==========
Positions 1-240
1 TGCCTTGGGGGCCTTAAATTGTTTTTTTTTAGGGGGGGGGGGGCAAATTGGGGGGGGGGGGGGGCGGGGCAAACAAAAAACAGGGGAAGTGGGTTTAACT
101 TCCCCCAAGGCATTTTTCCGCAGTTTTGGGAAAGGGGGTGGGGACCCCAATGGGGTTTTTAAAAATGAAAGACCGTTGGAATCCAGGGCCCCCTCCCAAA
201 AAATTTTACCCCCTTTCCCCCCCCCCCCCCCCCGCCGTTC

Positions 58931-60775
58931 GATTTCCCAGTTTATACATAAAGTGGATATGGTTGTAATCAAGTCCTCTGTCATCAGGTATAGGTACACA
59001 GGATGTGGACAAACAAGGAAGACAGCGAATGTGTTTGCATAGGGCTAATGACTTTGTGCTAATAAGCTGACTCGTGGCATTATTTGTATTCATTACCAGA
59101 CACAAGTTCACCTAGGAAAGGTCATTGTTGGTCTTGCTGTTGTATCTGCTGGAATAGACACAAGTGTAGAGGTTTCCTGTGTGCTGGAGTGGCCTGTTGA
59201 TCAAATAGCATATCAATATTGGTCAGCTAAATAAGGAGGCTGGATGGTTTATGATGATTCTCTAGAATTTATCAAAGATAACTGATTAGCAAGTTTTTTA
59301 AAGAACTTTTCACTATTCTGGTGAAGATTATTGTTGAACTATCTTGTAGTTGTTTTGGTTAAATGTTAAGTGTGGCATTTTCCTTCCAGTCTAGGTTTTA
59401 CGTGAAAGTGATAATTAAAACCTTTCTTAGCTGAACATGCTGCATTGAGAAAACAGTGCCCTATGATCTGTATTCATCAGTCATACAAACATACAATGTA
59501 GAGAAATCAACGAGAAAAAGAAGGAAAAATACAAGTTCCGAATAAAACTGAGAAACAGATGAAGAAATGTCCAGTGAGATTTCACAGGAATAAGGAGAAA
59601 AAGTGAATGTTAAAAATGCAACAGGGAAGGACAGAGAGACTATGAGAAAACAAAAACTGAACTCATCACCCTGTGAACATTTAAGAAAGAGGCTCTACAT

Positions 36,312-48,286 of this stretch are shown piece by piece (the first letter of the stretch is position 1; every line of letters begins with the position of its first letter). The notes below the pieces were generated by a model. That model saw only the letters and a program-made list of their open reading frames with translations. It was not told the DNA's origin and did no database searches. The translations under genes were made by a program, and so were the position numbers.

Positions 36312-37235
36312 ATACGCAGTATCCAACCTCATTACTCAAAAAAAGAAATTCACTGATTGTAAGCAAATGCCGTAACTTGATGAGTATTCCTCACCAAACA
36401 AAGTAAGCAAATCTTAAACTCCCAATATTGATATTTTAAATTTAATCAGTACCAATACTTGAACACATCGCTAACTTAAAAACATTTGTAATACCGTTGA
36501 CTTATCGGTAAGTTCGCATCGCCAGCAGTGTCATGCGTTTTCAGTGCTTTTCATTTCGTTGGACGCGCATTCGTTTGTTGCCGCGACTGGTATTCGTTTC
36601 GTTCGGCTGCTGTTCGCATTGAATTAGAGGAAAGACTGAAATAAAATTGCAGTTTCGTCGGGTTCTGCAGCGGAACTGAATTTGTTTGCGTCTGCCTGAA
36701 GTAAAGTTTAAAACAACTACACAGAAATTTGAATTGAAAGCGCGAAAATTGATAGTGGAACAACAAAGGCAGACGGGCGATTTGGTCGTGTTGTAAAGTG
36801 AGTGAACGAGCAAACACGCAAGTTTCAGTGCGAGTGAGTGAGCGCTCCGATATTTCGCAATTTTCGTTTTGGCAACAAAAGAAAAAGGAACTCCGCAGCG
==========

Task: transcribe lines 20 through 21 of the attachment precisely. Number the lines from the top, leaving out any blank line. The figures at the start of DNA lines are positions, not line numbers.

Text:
36701 GTAAAGTTTAAAACAACTACACAGAAATTTGAATTGAAAGCGCGAAAATTGATAGTGGAACAACAAAGGCAGACGGGCGATTTGGTCGTGTTGTAAAGTG
36801 AGTGAACGAGCAAACACGCAAGTTTCAGTGCGAGTGAGTGAGCGCTCCGATATTTCGCAATTTTCGTTTTGGCAACAAAAGAAAAAGGAACTCCGCAGCG